Archive for October, 2011|Monthly archive page

Rock of Ages: Musical Influences of Guitar Hobbyist Jim Spencer

In Music on October 30, 2011 at 6:30 am
Jim Spencer St. Louis

Jim Spencer St. Louis

Sitting comfortably on an old wooden chair at the Busch Guitar Studio in St. Louis, Jim Spencer gently strums the steel strings of his Spruce top acoustic. The notes are unmistakable: Here Comes the Sun.  The Beatles, says Spencer, are an influence on his playing style left from childhood. Growing up in the 60s and 70s, Spencer found music a part of everyday life, and it has followed him well into adulthood.

Jim Spencer credits groups like the Beatles, Pink Floyd, and more contemporarily, Nirvana as having a major impact on him.  There is something about music, says Spencer, that sets the soul free and allows the mind to clear. St. Louis is a town full of musical history, and he is proud to call the Gateway City home. Many talented musicians hail from St. Louis, including Cheryl Crow.

Playing for fun, muses Spencer, is just that. Fun. He is learning the Pink Floyd song “Wish You Were Here” and from the look in his eyes, he’ll get it quickly. Spencer is lost in the melody; anyone familiar with the tune is sure to understand why.

The 90s brought the alternative group Nirvana into Jim Spencer’s play list. The nervous sound of Kurt Cobain’s voice belting out confused yet beautiful lyrics intrigued him. Jazz music, says Spencer, is another genre that has a direct impact on his guitar playing style, and as luck would have it, St. Louis is a fantastic city for catching Jazz festivals underneath a clear summer sky. A favorite of this St. Louis native is Al Di Meola, a talented Jazz guitarist and an artist that Spencer often tries to emulate in his guitar play. In fact, Jim Spencer has many musical influences and, as he grows as a musician, their predominance will no doubt begin to fade, allowing his own personal style takes shape.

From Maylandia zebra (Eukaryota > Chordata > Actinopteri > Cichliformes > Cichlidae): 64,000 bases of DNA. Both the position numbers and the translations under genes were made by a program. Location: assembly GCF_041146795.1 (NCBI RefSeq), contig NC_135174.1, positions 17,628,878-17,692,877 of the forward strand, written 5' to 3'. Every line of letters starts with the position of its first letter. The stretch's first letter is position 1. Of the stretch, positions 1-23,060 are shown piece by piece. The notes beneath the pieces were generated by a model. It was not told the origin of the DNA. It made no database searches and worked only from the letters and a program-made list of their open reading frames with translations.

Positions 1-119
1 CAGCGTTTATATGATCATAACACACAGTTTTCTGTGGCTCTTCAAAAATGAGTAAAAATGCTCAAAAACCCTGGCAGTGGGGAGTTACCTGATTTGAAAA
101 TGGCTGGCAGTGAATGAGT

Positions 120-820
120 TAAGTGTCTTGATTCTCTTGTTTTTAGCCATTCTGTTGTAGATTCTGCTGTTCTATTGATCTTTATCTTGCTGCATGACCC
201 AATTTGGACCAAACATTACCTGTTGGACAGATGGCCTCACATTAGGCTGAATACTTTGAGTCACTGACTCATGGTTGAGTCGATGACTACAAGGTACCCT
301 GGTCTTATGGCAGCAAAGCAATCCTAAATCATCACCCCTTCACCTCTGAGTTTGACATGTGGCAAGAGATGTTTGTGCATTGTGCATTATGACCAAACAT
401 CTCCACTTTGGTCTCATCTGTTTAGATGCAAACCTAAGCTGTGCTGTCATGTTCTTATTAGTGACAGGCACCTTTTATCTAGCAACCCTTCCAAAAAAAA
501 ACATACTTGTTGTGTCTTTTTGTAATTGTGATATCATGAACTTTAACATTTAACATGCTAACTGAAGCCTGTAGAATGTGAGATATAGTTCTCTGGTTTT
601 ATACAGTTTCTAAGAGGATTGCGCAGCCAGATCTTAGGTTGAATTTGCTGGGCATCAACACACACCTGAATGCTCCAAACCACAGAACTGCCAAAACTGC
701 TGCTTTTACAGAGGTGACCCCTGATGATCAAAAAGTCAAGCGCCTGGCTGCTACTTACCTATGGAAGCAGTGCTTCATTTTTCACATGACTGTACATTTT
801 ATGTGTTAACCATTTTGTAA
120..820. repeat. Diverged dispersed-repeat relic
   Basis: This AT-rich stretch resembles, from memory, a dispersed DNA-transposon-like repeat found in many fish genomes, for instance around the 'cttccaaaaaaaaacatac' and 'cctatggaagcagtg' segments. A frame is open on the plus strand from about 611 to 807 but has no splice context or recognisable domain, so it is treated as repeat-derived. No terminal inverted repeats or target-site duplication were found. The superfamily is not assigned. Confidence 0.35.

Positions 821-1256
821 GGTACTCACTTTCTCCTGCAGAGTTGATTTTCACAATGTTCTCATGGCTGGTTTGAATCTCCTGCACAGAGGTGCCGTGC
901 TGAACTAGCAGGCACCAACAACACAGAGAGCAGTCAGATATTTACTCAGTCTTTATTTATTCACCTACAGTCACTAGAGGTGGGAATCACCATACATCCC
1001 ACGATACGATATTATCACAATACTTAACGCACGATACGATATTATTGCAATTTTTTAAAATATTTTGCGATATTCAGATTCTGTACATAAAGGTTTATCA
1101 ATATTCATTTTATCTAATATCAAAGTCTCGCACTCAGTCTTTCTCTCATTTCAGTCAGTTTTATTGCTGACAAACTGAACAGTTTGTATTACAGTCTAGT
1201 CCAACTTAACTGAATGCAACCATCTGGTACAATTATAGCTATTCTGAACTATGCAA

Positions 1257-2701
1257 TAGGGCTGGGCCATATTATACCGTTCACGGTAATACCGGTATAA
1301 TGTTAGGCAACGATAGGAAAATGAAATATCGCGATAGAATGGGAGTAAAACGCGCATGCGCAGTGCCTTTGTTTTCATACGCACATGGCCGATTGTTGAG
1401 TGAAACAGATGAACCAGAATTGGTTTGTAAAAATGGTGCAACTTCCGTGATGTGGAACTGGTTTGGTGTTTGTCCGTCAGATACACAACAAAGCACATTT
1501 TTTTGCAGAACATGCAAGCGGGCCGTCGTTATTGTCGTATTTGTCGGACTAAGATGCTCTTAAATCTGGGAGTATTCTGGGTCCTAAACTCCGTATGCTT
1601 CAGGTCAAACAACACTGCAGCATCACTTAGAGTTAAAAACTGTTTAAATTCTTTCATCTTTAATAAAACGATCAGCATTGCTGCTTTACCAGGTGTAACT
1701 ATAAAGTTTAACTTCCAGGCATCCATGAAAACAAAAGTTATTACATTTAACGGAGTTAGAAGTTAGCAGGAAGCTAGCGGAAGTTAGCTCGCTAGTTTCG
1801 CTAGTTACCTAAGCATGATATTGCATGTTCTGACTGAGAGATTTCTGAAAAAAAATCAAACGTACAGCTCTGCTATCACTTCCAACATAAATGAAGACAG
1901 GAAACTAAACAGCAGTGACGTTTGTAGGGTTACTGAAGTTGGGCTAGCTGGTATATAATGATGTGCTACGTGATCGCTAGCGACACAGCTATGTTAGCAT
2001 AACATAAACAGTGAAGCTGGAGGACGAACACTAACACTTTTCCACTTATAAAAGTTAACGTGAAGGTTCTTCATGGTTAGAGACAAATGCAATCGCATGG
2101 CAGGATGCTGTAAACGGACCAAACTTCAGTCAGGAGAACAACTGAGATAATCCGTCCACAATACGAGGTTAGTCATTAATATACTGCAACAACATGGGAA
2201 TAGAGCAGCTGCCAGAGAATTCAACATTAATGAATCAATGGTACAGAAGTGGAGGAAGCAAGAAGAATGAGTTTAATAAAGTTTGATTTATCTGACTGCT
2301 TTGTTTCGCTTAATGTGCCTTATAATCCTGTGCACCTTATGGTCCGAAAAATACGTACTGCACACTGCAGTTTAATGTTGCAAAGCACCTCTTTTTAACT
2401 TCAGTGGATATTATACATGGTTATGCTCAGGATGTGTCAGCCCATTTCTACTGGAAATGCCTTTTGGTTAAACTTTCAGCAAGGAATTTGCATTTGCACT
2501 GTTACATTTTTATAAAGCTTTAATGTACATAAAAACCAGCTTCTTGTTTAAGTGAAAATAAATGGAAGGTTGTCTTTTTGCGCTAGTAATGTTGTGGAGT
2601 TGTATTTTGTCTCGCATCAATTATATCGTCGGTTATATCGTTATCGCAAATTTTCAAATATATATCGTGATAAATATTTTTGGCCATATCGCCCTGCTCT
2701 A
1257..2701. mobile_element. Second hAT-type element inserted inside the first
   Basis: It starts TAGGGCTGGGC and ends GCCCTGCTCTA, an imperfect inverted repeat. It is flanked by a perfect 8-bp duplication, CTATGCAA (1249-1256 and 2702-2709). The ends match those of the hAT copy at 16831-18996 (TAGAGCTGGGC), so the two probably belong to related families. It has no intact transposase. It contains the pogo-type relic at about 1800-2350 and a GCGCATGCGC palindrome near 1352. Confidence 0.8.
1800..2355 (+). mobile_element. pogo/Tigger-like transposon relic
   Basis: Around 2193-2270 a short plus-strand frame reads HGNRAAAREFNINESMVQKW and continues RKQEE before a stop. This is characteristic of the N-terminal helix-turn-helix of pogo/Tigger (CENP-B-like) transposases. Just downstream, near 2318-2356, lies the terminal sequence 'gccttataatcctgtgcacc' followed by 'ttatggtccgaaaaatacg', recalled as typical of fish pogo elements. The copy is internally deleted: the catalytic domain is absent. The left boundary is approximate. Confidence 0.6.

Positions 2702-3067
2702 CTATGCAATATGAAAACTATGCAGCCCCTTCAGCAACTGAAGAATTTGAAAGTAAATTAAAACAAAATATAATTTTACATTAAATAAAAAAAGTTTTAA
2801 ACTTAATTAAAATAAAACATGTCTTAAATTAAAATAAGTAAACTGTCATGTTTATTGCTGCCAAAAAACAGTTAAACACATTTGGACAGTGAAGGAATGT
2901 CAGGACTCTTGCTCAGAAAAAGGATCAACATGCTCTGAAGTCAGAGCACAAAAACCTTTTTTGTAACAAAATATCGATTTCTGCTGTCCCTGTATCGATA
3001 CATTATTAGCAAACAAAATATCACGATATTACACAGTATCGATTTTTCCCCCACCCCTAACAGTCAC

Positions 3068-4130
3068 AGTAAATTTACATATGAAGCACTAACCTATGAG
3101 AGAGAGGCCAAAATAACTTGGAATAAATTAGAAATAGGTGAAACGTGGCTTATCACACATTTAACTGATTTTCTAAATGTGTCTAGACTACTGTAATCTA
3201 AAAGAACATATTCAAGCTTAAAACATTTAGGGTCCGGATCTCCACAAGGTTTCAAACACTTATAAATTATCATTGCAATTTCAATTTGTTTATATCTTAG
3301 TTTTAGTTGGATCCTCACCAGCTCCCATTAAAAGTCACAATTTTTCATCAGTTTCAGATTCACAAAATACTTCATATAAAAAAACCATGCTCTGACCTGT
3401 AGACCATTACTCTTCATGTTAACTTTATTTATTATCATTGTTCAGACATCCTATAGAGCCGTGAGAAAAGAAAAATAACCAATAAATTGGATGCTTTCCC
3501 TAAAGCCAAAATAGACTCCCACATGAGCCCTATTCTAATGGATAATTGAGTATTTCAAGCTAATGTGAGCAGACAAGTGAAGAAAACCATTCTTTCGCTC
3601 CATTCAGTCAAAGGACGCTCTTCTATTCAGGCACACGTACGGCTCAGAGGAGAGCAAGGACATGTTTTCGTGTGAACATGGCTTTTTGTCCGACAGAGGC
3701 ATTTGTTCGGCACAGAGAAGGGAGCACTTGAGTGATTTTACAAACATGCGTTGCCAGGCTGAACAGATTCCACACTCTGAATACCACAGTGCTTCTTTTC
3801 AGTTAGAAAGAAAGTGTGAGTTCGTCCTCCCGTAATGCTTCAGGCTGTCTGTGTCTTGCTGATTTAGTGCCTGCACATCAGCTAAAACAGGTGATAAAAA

Advice from Dr. Naveed Fazlani: How to Know if You Have Sleep Apnea

In Health and Beauty on October 25, 2011 at 3:22 pm
Dr. Naveed Fazlani

Dr. Naveed Fazlani

Have you ever been in the room with a person that snores? Not just any snore, but the kind of snore that rattles the walls? A common myth, Dr. Naveed Fazlani has found, is that snoring is a sign of sleep apnea. But Dr. Fazlani is quick to point out to his patients that not everyone who snores has sleep apnea. Conversely, he adds, not everyone who has sleep apnea snores.

The misconception stems from the fact that snoring is often the issue that brings a sleep apnea patient into the office for a sleep study, Dr. Naveed Fazlani states. In fact, bed partners are often the ones who uncover a patient’s sleep apnea, he has found, as patients often fall back to sleep so quickly after waking that they do not realize they have the sleep disorder. He explains that sleep apnea causes a patient to wake up multiple times throughout the night with an inability to breathe or a choking feeling. This may or may not be accompanied by snoring loud enough to be disruptive to a bed companion, Dr. Fazlani says.